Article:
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Construction Equipment Operators

Construction equipment operators drive, maneuver, or control the heavy machinery used to construct roads, bridges, buildings, and other structures. Show Details

Duties

Construction equipment operators typically do the following:

  • Check to make sure that equipment functions properly
  • Clean, maintain, and make basic repairs to equipment
  • Report malfunctions to supervisors
  • Move levers, push pedals, or turn valves to activate power equipment
  • Drive and maneuver equipment
  • Coordinate machine actions with crew members in response to hand or audio signals
  • Ensure that safety standards are met

Construction equipment operators use machinery to move construction materials, earth, and other heavy materials at construction sites and mines. They operate equipment that clears and grades land to prepare it for construction of roads, bridges, and buildings, as well as airport runways, power generation facilities, dams, levees, and other structures.

The following are types of construction equipment operators:

Operating engineers and other construction equipment operators work with one or several types of power construction equipment. They may operate excavation and loading machines equipped with scoops, shovels, or buckets that dig sand, gravel, earth, or similar materials. In addition to operating the familiar bulldozer, they operate trench excavators, road graders, and similar equipment. Sometimes, they may drive and control industrial trucks or tractors equipped with forklifts or booms for lifting materials. They also may operate and maintain air compressors, pumps, and other power equipment at construction sites.

Paving and surfacing equipment operators control the machines that spread and level asphalt or spread and smooth concrete for roadways or other structures. Paving and surfacing equipment operators may specialize further:

  • Asphalt spreader operators turn valves to regulate the temperature of asphalt and the flow of asphalt onto the roadbed. They must ensure that the machine distributes the paving material evenly, and they also must ensure that there is a constant flow of asphalt into the hopper.
  • Concrete paving machine operators control levers and turn handwheels to move attachments that spread, vibrate, and level wet concrete. They must watch the surface of the concrete carefully to identify low spots into which workers must add concrete.
  • Tamping equipment operators use machines that compact earth and other fill materials for roadbeds or other construction sites. They also may operate machines with interchangeable hammers to cut or break up old pavement and drive guardrail posts into the ground.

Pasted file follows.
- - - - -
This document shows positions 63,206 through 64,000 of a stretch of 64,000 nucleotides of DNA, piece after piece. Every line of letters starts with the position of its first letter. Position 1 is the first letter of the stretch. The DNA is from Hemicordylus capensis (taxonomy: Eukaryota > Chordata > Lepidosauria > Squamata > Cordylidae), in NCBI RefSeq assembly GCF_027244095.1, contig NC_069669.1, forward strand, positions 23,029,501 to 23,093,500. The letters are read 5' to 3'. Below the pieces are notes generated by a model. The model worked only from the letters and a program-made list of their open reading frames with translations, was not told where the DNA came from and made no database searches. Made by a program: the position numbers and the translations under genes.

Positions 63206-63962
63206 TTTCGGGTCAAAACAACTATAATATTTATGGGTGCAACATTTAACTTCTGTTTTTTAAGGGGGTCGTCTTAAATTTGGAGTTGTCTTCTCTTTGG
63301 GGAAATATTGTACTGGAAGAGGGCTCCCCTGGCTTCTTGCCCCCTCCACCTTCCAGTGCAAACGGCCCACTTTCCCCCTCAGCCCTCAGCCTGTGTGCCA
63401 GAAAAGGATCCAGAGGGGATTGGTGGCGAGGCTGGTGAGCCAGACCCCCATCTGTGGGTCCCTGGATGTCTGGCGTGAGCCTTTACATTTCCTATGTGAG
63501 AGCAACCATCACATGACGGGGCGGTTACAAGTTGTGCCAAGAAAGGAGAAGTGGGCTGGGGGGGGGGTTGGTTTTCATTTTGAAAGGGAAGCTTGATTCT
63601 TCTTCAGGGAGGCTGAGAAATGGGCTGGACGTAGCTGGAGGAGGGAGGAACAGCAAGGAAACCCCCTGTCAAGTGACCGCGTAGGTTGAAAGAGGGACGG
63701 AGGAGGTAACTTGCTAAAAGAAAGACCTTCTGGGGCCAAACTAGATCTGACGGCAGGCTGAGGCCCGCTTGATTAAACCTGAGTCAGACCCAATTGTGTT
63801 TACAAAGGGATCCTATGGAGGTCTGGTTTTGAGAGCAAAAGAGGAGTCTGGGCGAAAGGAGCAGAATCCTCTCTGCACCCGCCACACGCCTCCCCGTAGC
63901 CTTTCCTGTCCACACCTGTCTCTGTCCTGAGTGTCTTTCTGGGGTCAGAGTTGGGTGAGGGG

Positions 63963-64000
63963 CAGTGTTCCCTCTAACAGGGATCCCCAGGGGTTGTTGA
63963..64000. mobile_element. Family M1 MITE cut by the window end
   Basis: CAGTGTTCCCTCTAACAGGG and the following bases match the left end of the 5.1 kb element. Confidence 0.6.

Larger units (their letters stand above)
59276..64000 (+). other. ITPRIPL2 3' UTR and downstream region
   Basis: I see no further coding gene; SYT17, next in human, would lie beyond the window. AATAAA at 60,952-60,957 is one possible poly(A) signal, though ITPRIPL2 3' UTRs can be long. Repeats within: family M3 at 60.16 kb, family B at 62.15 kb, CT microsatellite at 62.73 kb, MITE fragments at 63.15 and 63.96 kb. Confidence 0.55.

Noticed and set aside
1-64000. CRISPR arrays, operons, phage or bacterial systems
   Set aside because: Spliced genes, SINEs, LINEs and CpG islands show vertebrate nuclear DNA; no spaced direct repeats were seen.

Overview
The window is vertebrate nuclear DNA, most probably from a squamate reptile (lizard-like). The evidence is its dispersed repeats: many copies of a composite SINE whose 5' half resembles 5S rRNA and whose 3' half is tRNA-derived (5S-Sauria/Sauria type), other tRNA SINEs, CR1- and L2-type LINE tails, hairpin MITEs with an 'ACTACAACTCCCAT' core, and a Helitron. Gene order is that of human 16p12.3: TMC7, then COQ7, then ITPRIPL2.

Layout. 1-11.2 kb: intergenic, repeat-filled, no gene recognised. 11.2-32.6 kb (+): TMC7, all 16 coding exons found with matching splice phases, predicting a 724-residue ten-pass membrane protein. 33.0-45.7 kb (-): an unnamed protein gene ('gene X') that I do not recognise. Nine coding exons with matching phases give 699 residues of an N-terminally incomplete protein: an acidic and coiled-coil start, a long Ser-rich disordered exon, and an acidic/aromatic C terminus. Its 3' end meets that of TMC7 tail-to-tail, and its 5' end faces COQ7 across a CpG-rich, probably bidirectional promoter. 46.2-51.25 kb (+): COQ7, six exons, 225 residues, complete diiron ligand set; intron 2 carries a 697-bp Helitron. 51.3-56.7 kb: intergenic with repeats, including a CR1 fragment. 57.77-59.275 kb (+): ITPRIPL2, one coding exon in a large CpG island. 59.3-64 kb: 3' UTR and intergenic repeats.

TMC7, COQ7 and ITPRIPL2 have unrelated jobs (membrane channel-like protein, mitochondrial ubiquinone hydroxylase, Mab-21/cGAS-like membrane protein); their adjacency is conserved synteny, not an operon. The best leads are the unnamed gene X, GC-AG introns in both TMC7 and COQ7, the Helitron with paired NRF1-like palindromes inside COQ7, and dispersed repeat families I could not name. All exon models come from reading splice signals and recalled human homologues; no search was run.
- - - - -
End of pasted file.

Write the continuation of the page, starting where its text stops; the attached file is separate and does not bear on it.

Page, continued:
Piledriver operators use large machines mounted on skids, barges, or cranes to hammer piles into the ground. Piles are long, heavy beams of wood or steel driven into the ground to support retaining walls, bridges, piers, or building foundations. Some piledriver operators work on offshore oil rigs.

Some workers operate cranes to move construction materials. For more information on these workers, see the profile on material moving machine operators.

Heavy and Tractor-trailer Truck Drivers

Heavy and tractor-trailer truck drivers transport goods from one location to another. Most tractor-trailer drivers are long-haul drivers and operate trucks with a capacity of at least 26,001 pounds per gross vehicle weight (GVW). They deliver goods over intercity routes, sometimes spanning several states. Show Details

Duties

Heavy and tractor-trailer truck drivers typically do the following:

  • Load and unload cargo
  • Drive long distances
  • Report to a dispatcher any incidents encountered on the road
  • Follow all applicable traffic laws
  • Inspect their trailer before and after the trip, and record any defects they find
  • Keep a log of their activities
  • Report serious mechanical problems to the appropriate personnel
  • Keep their truck, and associated equipment, clean and in good working order

Most heavy and tractor-trailer truck drivers plan their own routes. They may use satellite tracking to help them plan.

Before leaving, a driver usually is told a delivery location and time; but it is up to the driver to find a way to get the cargo there.

A driver has to know which roads allow trucks and which do not. Drivers also must plan legally required rest periods into their trip. Some have one or two routes that they drive regularly and others drivers take many different routes throughout the country. Some also drive to Mexico or Canada.

Companies sometimes use two drivers on long runs to minimize downtime. On these "sleeper" runs, one driver sleeps in a berth behind the cab while the other drives.

Some heavy truck drivers transport hazardous materials, such as chemical waste, and so have to take special precautions when driving. Also, these drivers normally carry specialized safety equipment in case of an accident. Other specialized drivers, such as those carrying liquids, oversized loads, or cars, have to follow rules that apply specifically to them.

Some long-haul truck drivers, called owner-operators, buy or lease trucks and go into business for themselves. They then have business tasks, including finding and keeping clients and doing business work such as accounting, in addition to their driving tasks.

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